Towson holds on to beat No. 4 Stony Brook, 9-8

Tigers score only once in second half, but execution helps them stymie Seawolves attack

March 19, 2011|By Edward Lee, The Baltimore Sun

Tony Seaman knows exactly how Rick Sowell feels.

On April 27, 1996, Seaman watched as his Johns Hopkins men's lacrosse team, which was ranked No. 5 in the country, was upended by Towson, 13-12. So Seaman, now the head coach at Towson, could empathize with Sowell, who was forced to watch his No. 4 Stony Brook squad get upset by the host Tigers, 9-8, before 1,323 at Johnny Unitas Stadium in Towson on Saturday.

"I was the coach of that team in '96 that Towson beat," Seaman recalled. "This feels a lot better."

The win was especially uplifting for the Tigers, who were still smarting from Tuesday night's 14-11 loss to Navy. The victory — Towson's first against a top-five opponent at home since defeating No. 1 Loyola on April 4, 1992 — helped the team snap a two-game losing skid and improve to 2-4.

Reaching that outcome wasn't easy. After taking an 8-5 lead into halftime, the Tigers scored just one more goal in 30 minutes of play. Meanwhile, the Seawolves (3-2) scored three consecutive times in the fourth quarter, including an offering from senior midfielder Kevin Crowley that ripped the top right corner with 12 seconds remaining in regulation.

The scenario revived memories of the final 13 seconds of the second quarter when Stony Brook junior midfielder Robbie Campbell converted two Crowley passes in a span of 11 seconds to shave a five-goal deficit down to three at intermission.

But Towson junior long-stick midfielder John Kenyon disrupted Crowley's shot attempt with a trail check, and time ran out before the reigning National Player of the Year could re-load.

"He landed a check on my stick," Crowley said. "It just gave me that little hesitation to wonder if I still had it, and that's the split second that it took. I hesitated and he got another check on me when I was trying to bring it up front, and that was the game."

The Tigers outperformed the visitors in the first half, collecting seven more ground balls, forcing six more turnovers, and taking eight more shots. That allowed the offense to test senior goalkeeper Rob Camposa, who faced 18-of-29 on net.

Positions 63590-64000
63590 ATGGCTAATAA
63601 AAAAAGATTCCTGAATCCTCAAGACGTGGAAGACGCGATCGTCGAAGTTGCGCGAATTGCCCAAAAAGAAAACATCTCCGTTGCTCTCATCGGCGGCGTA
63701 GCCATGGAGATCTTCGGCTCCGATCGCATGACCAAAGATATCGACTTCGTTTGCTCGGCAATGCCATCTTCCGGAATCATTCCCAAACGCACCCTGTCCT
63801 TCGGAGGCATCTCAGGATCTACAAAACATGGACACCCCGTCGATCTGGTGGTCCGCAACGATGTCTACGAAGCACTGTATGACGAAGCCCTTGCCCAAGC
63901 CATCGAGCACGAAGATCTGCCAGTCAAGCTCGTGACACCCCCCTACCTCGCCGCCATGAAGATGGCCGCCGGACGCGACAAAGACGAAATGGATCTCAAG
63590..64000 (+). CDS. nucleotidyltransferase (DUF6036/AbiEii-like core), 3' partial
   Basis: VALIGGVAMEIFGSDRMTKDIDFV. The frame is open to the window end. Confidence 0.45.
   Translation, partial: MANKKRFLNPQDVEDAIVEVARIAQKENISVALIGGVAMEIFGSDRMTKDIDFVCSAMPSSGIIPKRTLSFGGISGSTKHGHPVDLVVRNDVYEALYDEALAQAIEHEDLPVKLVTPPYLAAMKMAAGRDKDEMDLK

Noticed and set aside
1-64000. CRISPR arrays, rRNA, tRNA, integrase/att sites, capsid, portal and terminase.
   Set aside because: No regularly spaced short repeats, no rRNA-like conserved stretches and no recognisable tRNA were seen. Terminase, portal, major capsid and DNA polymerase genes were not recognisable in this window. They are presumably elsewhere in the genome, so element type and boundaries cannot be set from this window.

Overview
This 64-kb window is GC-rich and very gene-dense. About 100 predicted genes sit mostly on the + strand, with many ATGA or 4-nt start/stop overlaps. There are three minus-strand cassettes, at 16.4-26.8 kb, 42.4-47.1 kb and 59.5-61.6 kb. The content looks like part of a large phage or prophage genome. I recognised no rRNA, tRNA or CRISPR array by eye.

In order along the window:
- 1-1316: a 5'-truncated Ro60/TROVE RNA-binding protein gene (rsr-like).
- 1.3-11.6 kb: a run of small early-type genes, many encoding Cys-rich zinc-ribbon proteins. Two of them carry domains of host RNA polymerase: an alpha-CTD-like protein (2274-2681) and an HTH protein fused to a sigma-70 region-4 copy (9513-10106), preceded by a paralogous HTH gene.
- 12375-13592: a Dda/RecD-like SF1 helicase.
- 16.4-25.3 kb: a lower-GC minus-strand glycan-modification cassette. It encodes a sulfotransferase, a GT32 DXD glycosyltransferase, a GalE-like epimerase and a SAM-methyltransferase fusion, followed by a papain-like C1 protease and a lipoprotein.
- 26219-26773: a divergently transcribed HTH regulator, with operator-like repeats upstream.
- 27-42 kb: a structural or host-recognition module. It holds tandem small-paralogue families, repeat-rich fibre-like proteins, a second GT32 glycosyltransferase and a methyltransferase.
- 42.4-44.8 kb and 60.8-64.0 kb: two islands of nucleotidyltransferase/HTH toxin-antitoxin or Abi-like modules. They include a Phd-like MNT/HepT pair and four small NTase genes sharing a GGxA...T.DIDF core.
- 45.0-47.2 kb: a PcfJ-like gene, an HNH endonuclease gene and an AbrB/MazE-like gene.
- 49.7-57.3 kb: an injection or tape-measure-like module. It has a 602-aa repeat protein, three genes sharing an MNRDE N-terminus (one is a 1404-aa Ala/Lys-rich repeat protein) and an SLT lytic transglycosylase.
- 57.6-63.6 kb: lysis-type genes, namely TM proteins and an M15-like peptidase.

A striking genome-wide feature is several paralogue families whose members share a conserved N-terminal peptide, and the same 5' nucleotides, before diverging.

"It's a lot better than we've been doing in the past," said sophomore attackman Matt Hughes, who scored a team-high three goals. "It just shows that we've been working hard in practice and trying to get shots on goal. We're not trying to look so pretty as much as we used to. We all used to be a bunch of prima donnas, and we'd go and try to look nice. But now we're starting to hit the cage a little bit more and not worry about how we shoot or what it looks like."

On the flipside, Towson senior goalie Travis Love turned away 12 shots, including eight in the second half. And senior defenseman Marc Ingerman limited senior attackman Tom Compitello, the quarterback of a Seawolves offense that had been averaging 11.5 goals per game, to a lone assist.

"[Defensive coordinator and associate head] Coach [Shawn] Nadelen and the rest of the coaches said he's a stocky lefthander, and he's just really looking to come back to the left hand," Ingerman said. "I just kind of sat on it and played him from there. You saw him put the stick in his right hand, but at X or a step beyond, he was bringing it back [to his left hand]. I tried to play disciplined, and it worked out."

As expected, the Tigers lost the faceoff battle, but Stony Brook senior Adam Rand, who won 13-of-21, was unable to win many faceoffs cleanly and start fast breaks.

Seaman credited redshirt sophomore Ian Mills, who won 8-of-17 faceoffs, with impeding Rand's progress.

"He killed us last year, and he killed us this year, too," Seaman said. "But we wanted to defend him so that he couldn't get a break. We didn't want to give up a fast-break goal because of him facing off. So what we did was, we made him go backwards all day long, and Ian Mills did a really good job of that."

The Seawolves won't get much time to lick their wounds with No. 10 Cornell slated to visit on Tuesday night, but Sowell said the team will have to make some adjustments quickly.

"They had a great game plan, and they executed it," he said. "I could talk about maybe some of the things we didn't do to win the game, but you've got to give credit to them. They did what they needed to do to win the game."

    Baltimore Sun Articles
    Please note the green-lined linked article text has been applied commercially without any involvement from our newsroom editors, reporters or any other editorial staff.